Instead of coming straight home on Sunday I went on to Glasgow to an SNJO concert at the Conservatoire.  It was a good decision because the concert was brilliant.  Tommy Smith had arranged Peter and the Wolf for the band plus a classical flautist since as he explained in a pre-concert chat none of his reed section could play the flute well enough.  Liz Lochhead had written a new text with a mildly Scottish flavour and it was delivered in bravura style by Tam Dean Burn.  Playing the piano was Makoto Ozone, a Japanese jazzman who has worked with the SNJO before and who had created the second work played,  a jazz version of Carnival of the Animals.  I loved it.

Tuesday, February 27, 2018

I've spent a lot of time in the last couple of weeks in front of my TV drinking in the thrills and spills of the Winter Olympics.  I loved it all but am unlikely to emulate the teeniest, weeniest Olympic manouevre  when I get onto the slopes in Austria next month.

One of the events I enjoyed most was the figure skating and coincidentally or not the film I, Tonya which deals with the notorious attack on an American skater to prevent her taking part in the Lillehammer games in 1994 was showing at the Cameo.  Tonya Harding was banned from competitive skating for life because of her involvement.  The film paints a picture of Harding's upbringing by an unloving, fiercely pushy mother and her physically abusive marriage which inspires a great deal of sympathy for her, or it did in this spectator.

I've seen more films recently in a bid to maximise the benefits of my Cameo membership before it runs out.  They are asking what seems to me too much for renewal this year.  One was another abrasive mother daughter relationship, fictional this time, entertainingly told in Ladybird complete with happy ending.  While in Three Billboards outside Ebbing Missouri the daughter is already dead and the black comedy is the tale of how the mother tries to force the cops to get off their butts and find her killer.  It's very funny.

I wasn't so keen on Phantom Thread, despite it being lauded by the critics.  While it's very beautiful and well acted and all that it was a bit dull.

The Grads had a couple of shows in the SCDA one-act competition this month and I managed to see them both and enjoyed them both and they came first and third which must be the best result we've had for some time.  I'm in the Grads production of Macbeth which is now in rehearsal though so far it's been focussed on jaw, jaw, jaw  Luckily I missed the session in which we were asked to associate a song with our character (in my case characters since I'm two) and blether about various other odds and sods.  I'm all for getting on with the action and drawing out character and relationships and meaning in the process.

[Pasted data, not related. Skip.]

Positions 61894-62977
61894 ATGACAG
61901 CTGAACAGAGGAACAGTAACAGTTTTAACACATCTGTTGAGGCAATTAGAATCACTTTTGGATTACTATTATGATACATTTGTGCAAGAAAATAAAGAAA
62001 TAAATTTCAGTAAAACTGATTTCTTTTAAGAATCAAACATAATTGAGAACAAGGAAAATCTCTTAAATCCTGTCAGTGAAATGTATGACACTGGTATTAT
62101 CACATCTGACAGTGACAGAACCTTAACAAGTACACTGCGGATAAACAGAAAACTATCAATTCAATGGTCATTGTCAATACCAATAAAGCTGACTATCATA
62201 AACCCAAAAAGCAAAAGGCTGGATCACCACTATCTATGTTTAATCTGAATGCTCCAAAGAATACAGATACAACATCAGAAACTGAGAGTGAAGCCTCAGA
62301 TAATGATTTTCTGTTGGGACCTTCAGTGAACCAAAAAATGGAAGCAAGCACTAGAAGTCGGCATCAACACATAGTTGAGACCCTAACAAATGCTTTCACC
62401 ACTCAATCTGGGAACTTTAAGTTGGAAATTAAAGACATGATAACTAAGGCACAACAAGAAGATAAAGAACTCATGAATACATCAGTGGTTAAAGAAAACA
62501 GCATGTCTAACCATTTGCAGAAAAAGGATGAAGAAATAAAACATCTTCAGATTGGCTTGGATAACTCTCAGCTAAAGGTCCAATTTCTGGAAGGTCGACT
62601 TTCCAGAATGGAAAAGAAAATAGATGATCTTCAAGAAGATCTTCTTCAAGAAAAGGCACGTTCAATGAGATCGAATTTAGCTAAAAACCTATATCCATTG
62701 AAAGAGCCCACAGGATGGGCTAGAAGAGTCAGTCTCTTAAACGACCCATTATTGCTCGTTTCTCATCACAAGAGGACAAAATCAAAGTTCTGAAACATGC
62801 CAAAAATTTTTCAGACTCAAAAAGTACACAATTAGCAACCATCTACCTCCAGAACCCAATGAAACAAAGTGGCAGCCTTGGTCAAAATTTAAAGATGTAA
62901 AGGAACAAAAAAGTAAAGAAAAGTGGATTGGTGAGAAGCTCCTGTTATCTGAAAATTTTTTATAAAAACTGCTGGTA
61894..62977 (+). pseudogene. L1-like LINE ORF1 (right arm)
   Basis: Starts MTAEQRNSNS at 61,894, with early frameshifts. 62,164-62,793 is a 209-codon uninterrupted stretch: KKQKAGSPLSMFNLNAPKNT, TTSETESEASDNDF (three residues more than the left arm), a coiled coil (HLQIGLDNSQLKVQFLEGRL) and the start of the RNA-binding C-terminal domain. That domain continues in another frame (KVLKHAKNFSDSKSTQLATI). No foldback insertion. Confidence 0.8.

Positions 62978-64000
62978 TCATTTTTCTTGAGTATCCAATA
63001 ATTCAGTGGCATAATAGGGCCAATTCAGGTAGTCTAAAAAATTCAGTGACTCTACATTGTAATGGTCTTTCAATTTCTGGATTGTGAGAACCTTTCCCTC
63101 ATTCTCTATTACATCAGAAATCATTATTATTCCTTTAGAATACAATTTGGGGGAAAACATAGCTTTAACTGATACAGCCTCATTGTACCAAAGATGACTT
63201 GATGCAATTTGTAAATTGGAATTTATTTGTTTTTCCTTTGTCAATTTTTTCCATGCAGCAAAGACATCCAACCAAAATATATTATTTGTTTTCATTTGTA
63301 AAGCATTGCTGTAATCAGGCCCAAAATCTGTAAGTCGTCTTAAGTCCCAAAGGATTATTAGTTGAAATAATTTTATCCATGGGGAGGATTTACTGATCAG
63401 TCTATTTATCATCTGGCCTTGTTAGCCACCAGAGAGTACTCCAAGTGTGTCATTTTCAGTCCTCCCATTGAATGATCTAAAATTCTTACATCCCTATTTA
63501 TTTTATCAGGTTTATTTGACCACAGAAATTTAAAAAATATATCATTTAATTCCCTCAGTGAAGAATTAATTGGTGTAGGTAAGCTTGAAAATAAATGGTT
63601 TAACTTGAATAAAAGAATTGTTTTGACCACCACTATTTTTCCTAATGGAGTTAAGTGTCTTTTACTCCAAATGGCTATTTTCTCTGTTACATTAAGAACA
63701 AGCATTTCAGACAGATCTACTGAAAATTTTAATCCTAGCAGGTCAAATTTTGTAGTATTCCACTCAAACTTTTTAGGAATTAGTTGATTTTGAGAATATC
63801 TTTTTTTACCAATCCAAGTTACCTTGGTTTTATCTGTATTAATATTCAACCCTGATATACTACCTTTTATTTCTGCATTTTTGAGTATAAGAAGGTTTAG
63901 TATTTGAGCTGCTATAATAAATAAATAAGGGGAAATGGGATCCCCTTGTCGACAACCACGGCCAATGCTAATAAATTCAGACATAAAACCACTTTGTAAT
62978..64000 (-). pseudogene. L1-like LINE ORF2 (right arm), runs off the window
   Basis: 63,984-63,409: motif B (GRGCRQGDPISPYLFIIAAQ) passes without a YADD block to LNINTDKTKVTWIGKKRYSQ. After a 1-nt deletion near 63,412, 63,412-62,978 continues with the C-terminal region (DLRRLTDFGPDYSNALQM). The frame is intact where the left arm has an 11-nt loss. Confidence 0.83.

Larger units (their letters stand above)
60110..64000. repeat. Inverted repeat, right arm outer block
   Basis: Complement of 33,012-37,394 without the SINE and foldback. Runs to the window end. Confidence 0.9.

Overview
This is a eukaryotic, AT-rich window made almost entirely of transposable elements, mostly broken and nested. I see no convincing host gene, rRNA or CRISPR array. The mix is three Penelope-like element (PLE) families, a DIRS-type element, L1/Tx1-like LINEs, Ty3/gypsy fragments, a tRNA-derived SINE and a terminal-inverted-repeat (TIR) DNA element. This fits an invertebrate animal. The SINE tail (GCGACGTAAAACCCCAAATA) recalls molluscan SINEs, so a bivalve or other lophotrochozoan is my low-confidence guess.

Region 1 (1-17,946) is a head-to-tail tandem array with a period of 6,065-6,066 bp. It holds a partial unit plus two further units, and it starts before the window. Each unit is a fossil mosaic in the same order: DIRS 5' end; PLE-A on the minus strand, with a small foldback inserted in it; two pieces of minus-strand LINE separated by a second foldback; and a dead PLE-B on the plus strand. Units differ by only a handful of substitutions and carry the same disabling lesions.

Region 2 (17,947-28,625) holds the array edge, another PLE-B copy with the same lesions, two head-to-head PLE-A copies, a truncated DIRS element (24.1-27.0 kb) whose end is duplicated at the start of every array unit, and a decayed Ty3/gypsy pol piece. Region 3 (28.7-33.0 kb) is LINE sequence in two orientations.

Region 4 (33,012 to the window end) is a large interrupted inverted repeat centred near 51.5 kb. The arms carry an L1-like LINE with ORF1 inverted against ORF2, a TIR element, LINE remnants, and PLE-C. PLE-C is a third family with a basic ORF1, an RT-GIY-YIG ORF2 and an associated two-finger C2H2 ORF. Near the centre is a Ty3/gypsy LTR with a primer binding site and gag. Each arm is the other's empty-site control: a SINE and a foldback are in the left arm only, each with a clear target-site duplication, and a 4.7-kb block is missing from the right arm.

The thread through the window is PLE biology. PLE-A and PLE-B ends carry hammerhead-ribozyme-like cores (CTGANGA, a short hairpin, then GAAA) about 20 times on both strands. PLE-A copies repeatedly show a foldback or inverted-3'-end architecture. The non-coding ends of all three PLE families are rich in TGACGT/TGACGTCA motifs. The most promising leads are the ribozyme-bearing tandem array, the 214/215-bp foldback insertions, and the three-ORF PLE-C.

That's on in May.  One of our Fringe shows will be a new play called Skirt written by Claire and it had its first airing at a readthrough last week.  She's tried quite successfully to pack a multitude of what we might loosely describe as women's issues into a piece intended to run for an hour and twenty minutes. Men do get a look in with some nice parts.

Sunday, February 11, 2018

I could give you a day by day account of my holiday in Tenerife but let me save a few thousand words by posting some pictures instead.

A lorryload of bananas spotted when out walking

Something of a cloudy day but it was perfectly warm and the sand perfectly delightful if you don't mind the colour.

It even snowed one day but only at 12,000 feet.

One of the floats in the Three Kings procession.  Sweets were sprayed liberally over the crowd. A "shortcut" back to my hotel ended up in a taxi ride two hours later.
 Here are the extraordinary jagged ranges of spent volcanic peaks that I remember vividly passing as we sailed into Santa Cruz en route home from Kenya in 73.

I couldn't get enough pictures of gorgeous waves breaking on the rugged rocks that make up the coastline.

In contrast a path through a forest in the mountains.

Flowers in the aptly named Orchid Garden in El Puerto.  This is the garden of a private house built by a Scottish wine merchant in 1730.  It's been in British hands ever since and lots of household names have stayed there, Oscar Wilde and Agatha Christie amongst them. 

This chap's picture is pinned up somewhere in the garden.  I discovered that he was the founder of an industrial empire in Tenerife that persists to the present day. He arrived from Greenock aged 17 in 1816 and flourished.
These two articles give the lowdown.

The Hamilton Heritage

The Scottish Origins of the Hamilton family   

It's a beautiful place.  I'll be back.